The problem with venture capital investments 

Recently I read this book called Chaos Monkeys which is about a former Goldman Sachs guy who first worked for a startup, then started up himself, sold his startup and worked for Facebook for a number of years. 

It’s a fast racy read (I finished the 500 page book in a week) full of gossip, though now I remember little of the gossip. The book is also peppered with facts and wisdom about the venture capital and startup industries and that’s what this blogpost is about. 

One of the interesting points mentioned in the book is that venture capitalists do not churn their money. So for example if they’ve raised a round of money, some of which they’ve invested, liquidating some of the investment doesn’t mean that they’ll redeploy these funds.

While the reason for this lack of churn is not known, one of the consequences is that the internal rate of return (IRR) of the investment doesn’t matter as much as the absolute returns they make on the investment during the course of the round. So they’d rather let an investment return them 50x in 8 years (IRR of 63%) rather than cash it one year in for a 10x return (IRR of 900%). 

Some of this non churn is driven by lack of opportunities for further investment (it’s an illiquid market) and also because of venture capitalists’ views on the optimal period of investment (roughly matching the tenure of the rounds). 

This got me thinking about why venture capitalists raise money in rounds, rather than allowing investors continuous entry and exit like hedge funds do. And the answer again is quite simple – it is rather straightforward for a hedge fund to mark their investments to market on a regular basis. Most hedge fund investment happens in instruments where price discovery happens at least once in a few days, which allows this mark to market.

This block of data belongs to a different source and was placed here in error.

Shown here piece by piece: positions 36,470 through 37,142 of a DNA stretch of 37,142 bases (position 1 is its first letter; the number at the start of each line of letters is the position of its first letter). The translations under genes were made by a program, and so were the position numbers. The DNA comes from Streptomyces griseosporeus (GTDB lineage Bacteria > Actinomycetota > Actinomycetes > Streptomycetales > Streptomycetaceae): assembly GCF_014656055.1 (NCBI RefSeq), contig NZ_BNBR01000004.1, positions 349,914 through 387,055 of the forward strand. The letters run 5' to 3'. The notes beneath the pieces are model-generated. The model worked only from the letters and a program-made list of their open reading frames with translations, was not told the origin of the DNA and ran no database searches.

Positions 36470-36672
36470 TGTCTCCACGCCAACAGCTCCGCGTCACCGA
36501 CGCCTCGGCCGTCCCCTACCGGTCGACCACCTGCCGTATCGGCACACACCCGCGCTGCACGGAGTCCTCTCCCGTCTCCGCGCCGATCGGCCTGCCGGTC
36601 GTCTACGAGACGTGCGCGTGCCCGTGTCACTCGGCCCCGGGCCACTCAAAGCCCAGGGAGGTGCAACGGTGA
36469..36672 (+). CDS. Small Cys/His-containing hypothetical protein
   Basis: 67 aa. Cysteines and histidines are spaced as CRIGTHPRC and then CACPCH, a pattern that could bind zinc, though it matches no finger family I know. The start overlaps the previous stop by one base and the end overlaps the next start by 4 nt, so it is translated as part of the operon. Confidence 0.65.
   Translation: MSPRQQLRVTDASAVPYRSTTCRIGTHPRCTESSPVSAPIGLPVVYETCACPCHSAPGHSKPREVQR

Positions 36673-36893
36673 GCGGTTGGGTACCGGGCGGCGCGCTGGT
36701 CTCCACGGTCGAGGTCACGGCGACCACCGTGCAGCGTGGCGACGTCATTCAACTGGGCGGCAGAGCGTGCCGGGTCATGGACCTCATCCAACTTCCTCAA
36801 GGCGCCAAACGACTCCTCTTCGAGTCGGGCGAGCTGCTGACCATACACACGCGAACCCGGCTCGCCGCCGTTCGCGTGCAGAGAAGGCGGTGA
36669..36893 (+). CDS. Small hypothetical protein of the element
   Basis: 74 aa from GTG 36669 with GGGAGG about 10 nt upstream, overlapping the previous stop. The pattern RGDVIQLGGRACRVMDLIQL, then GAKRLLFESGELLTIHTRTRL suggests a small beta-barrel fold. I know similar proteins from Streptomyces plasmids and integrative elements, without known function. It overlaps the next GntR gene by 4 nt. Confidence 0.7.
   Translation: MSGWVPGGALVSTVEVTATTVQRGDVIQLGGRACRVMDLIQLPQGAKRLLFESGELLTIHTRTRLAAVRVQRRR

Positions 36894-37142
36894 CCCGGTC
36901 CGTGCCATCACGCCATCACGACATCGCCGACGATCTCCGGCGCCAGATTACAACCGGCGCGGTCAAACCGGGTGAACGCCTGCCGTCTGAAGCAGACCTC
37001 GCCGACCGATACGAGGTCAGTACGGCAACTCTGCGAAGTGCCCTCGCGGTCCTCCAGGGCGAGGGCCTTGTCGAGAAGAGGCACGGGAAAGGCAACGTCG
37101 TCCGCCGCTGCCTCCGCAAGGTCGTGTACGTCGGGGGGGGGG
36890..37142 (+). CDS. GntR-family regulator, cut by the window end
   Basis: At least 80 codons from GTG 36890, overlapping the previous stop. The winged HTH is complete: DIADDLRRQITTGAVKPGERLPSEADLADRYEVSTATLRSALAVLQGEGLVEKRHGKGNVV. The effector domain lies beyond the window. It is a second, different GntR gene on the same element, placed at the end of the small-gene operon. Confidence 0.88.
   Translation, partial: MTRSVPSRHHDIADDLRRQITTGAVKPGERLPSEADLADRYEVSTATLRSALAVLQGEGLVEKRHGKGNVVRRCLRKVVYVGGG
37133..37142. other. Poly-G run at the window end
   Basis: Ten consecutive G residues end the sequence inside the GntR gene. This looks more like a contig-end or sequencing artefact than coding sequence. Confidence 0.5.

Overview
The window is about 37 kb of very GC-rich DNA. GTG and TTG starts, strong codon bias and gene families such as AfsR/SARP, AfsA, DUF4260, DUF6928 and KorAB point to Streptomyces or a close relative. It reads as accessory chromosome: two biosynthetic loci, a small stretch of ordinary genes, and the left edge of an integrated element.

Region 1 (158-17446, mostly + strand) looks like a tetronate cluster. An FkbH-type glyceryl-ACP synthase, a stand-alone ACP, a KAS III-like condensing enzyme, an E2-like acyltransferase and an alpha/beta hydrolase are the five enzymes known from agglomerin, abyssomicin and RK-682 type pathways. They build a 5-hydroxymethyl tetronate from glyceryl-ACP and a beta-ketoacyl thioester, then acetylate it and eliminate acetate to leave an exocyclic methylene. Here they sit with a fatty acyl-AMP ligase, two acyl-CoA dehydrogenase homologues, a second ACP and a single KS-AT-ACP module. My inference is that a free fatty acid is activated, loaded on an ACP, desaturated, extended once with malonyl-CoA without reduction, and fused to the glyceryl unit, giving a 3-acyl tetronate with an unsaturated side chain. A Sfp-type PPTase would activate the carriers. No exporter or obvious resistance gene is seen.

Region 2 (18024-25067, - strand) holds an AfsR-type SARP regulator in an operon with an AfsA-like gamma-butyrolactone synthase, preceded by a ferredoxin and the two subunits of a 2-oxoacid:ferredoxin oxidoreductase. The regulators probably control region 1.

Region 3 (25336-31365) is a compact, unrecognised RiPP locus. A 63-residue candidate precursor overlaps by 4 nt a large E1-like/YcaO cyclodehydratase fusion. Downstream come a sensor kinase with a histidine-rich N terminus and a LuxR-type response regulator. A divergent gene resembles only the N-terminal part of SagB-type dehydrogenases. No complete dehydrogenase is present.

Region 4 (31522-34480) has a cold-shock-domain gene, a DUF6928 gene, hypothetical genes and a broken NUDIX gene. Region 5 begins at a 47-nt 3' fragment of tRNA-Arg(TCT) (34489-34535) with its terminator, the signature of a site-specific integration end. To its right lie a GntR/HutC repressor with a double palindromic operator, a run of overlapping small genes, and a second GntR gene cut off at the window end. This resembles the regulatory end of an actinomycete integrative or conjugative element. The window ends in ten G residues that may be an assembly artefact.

Venture capital investments however are in instruments that trade much more rarely – like once every few months if the investor is lucky. Also, there are different “series” of preferred stock, which makes the market further less liquid. And this makes it impossible for them to mark to market even once a month, or once a quarter. Hence continuous investment and redemption is not an option! Hence they raise and deploy their capital in rounds. 

So, coming back, venture capitalists like to invest for a duration similar to that of the fund they’ve raised, and they don’t churn their money, and so their preferences in terms of investment should be looked at from this angle. 

They want to invest in companies that have a great chance of producing a spectacular return in the time period that runs parallel to their round. This means long term growth wise steady businesses are out of the picture. As are small opportunities which may return great returns over a short period of time.

And with most venture capitalists raising money for similar tenures (it not, that market fragments and becomes illiquid), and with tenure of round dictating investment philosophy, is there any surprise that all venture capitalists think alike? 

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